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An analysis of data from England details the increased odds of mortality associated with type 1 and type 2 diabetes in COVID-19 patients.
An analysis of data from more than 61 million patients is shedding light on the associations of type 1 and type 2 diabetes, respectively, with coronavirus disease 2019 (COVID-19)-related mortality.
Led by investigators at the Imperial College of London, results of the nationwide analysis found both type 1 and type 2 diabetes were associated with a significant increase in odds of in-hospital mortality with COVID-19.
“The findings of the study have important implications for people with diabetes, health-care professionals, and policy makers,” wrote study investigators. “We encourage the use of these findings, along with those from other studies investigating risk factors for COVID-19-related outcomes, to provide reassurance for young people who are at low absolute risk, despite having diabetes.”
While the impact of diabetes status and hyperglycemia have been a major topic of interest for clinicians and researchers during the ongoing pandemic, relatively few studies have examined the risks for type 1 and type 2 diabetes, respectively. With this in mind, investigators designed their study to assess the effects of diabetes status and type on in-hospital death in patients with COVID-19 from March 1-May 11, 2020.
Using NHS data from those registered with a general practice in England and alive on February 16, 2020, investigators identified 61,414,470 individuals for inclusion in their analysis. Of these patients, 0.4% (n=263,830) had a diagnosis of type 11 diabetes, 4.7% (n=2,864,670) had a diagnosis of type 2 diabetes, and 0.1% (n=41,750) had other types of diabetes.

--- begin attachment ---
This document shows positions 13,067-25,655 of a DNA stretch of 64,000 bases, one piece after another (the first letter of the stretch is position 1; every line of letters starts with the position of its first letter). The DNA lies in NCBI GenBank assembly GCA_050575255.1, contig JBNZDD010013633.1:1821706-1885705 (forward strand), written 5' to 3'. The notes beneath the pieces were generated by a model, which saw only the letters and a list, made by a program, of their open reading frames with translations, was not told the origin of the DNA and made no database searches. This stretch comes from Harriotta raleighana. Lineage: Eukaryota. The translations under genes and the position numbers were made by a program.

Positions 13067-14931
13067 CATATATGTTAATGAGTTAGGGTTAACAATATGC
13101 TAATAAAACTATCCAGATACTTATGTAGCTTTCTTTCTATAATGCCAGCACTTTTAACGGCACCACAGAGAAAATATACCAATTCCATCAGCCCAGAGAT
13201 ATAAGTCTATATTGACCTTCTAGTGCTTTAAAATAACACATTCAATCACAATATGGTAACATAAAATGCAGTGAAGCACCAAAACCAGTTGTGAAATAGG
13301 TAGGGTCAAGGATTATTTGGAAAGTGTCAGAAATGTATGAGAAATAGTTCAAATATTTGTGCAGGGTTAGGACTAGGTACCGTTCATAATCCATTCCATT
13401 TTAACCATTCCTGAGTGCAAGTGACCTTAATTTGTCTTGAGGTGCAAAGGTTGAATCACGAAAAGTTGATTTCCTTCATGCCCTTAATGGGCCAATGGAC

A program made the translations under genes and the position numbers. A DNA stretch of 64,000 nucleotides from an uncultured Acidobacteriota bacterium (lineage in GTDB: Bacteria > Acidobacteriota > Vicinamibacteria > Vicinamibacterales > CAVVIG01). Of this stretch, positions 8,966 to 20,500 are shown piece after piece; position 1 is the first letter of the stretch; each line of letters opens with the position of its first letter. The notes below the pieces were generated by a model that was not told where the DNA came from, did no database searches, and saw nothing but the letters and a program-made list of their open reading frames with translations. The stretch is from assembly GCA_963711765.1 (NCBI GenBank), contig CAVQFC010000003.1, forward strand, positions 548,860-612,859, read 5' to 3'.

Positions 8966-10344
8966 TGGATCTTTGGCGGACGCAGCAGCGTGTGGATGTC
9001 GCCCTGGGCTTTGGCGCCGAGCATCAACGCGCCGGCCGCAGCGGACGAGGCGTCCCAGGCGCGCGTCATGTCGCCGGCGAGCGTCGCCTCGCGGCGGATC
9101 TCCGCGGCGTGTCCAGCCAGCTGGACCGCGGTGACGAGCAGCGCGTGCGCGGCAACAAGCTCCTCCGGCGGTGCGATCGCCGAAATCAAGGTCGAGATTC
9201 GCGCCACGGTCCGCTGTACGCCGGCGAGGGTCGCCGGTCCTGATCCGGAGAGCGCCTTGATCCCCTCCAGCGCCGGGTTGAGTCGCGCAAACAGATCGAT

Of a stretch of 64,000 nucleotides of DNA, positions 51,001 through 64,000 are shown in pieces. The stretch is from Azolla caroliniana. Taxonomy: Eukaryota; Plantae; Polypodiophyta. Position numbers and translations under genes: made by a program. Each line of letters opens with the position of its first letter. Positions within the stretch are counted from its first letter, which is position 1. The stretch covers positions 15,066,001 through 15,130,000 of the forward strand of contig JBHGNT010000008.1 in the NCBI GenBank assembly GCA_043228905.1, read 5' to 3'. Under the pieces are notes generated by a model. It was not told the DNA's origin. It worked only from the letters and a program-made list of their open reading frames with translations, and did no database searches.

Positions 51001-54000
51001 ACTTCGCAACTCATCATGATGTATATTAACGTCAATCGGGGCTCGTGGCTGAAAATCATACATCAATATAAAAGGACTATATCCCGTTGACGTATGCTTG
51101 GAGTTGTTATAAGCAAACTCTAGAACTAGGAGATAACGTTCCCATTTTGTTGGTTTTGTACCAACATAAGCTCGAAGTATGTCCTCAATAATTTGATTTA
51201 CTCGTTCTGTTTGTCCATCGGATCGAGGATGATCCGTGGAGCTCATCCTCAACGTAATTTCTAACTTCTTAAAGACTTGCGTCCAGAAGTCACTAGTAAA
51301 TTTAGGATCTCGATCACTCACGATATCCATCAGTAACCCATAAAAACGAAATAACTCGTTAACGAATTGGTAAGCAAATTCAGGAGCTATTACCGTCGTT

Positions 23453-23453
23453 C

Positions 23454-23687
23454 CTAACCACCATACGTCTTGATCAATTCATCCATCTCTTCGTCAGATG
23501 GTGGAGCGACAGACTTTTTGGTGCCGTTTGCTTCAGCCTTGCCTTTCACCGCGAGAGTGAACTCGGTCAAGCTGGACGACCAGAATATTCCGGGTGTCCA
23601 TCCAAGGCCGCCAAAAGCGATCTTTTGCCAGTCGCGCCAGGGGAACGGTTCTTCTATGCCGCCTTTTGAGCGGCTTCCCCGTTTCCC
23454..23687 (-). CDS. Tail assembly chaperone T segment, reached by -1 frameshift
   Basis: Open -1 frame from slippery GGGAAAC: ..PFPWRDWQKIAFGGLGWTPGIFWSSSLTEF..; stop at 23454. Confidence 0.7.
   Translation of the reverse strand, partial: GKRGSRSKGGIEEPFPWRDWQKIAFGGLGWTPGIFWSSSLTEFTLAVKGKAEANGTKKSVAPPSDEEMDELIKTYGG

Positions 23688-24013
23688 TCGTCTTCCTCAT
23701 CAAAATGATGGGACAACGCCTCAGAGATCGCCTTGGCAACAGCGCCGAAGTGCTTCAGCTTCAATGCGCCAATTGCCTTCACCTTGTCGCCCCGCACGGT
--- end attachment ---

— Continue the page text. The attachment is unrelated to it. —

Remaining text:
During the study period, 23,698 in-hospital COVID-19-related deaths were recorded. Of these deaths, 31.4% (n=7434) had type 2 diabetes, 1.5% (n=364) had type 1 diabetes, and 0.3% (n=69) had other forms of diabetes. Investigators pointed out the unadjusted mortality rates per 100,000 people over the 72-day study period was 27 (95% CI 27–28) for those without diabetes, 138 (124–153) for those with type 1 diabetes, and 260 (254–265) for those with type 2 diabetes.
In analyses adjusting for age, sex, deprivation, ethnicity, and region, patients with type 1 diabetes were at more than a 3-fold increase of in-hospital COVID-19-related death compared tot hose without diabetes (OR, 3.51; 95% CI, 3.16-3.90). In these same analyses, type 2 diabetics were 2 times more likely to experience in-hospital COVID-19-related death (OR, 2.03; 95% CI, 1.97-2.09). Upon adjustment for previous hospital admissions with coronary heart disease, cerebrovascular disease, or heart failure, the odds for in-hospital COVID-19-related death for type 1 diabetics were 2.86-times greater and the odds for patients with type 2 diabetes were 1.80-times greater when comparing these groups to nondiabetic patients.
“For older people who are at higher absolute risk, the results can inform public guidance, including recommendations for shielding,” wrote investigators. “Further elucidation of the modifiable risk factors for poorer COVID-19 outcomes in people with diabetes will be crucial in guiding management and providing targeted support.”
This study, “Associations of type 1 and type 2 diabetes with COVID-19- related mortality in England: a whole-population study,” was published in The Lancet: Diabetes & Endocrinology.